The brilliant criminal mind of Hobbs’ debut, Ghostman (2013), returns to stake his claim to some precious gems—and potentially bigger game.
“I don’t just make problems disappear, I can make anything disappear,” declares Jack, the cool hero of Hobbs’ second novel. As a kind of secret agent for the big-money-heist set, he knows his way around smuggling, killing, and secret identities. All of that comes into play in this hyperactive Macau-set thriller, which turns on a yacht making a delivery of sapphires when a sniper working for Jack’s boss decides to claim the gems for himself—and discovers an “object” on the boat that’s worth millions. In Hobbs’ vision, corruption is endemic to Macau’s culture both above- and underground (much of the action takes place at the Tammany Hall Casino), so Jack’s calculating, I-got-this demeanor makes him the good guy, and Hobbs humanizes him a bit by filling out some of his back story with Angela, his mentor, lover, and “jugmarker” (heist mastermind). As with this book’s predecessor, there are entertaining digressions on Triad gangsters and the mechanics of pickpocketing, safecracking, counterfeiting, and scoring an illegal gun. (More queasily, there are also details on performing emergency eye surgery on yourself.) But this novel lacks the smoothness and energy of its predecessor: Jack takes his time to enter the narrative, the truth of the mysterious “object” on the boat is an underwhelming reveal, and Jack’s affinity for The Odyssey feels less like character depth and more like a gimmicky prompt for third-act speechifying. The closing chapters have plenty of action and gunplay, with hints of more about Jack and Angela’s relationship to come. But this adventure shows that there’s a fine line between a character with a wiped identity and one with a blank personality.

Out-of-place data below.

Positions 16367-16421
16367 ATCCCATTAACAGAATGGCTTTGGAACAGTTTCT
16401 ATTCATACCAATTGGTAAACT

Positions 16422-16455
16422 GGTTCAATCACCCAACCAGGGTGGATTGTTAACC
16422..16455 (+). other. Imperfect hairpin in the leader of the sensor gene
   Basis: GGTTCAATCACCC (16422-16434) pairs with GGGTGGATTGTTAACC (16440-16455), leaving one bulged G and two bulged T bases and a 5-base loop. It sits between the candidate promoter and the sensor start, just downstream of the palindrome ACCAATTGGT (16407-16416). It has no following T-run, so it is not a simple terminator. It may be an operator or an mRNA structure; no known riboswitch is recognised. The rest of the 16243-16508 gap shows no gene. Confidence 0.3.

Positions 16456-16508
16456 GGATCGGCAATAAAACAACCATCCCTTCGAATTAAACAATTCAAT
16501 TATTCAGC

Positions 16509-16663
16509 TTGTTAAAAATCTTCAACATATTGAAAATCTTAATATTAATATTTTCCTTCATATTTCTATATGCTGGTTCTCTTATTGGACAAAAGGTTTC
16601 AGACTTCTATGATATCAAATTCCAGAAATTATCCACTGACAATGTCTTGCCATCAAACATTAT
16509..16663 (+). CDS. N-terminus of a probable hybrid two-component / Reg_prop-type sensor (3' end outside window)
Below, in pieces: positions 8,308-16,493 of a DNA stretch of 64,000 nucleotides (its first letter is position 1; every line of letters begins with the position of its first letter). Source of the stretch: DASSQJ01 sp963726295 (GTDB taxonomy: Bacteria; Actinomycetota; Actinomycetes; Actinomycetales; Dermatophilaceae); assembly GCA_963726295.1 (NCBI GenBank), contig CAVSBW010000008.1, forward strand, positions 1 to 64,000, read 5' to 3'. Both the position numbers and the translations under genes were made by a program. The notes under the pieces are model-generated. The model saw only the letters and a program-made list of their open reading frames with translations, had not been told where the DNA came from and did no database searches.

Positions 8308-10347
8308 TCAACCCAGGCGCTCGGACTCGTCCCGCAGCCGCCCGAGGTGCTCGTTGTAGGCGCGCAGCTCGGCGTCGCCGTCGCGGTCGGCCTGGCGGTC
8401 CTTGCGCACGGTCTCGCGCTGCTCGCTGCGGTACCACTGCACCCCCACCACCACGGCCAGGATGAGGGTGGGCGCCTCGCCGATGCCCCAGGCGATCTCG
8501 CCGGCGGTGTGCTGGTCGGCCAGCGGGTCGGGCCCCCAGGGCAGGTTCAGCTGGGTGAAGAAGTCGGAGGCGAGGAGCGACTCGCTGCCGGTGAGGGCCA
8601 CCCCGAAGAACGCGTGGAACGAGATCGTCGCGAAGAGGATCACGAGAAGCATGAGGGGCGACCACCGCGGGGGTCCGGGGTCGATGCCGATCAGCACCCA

An entertaining romp but from an author who’s done more stylish work.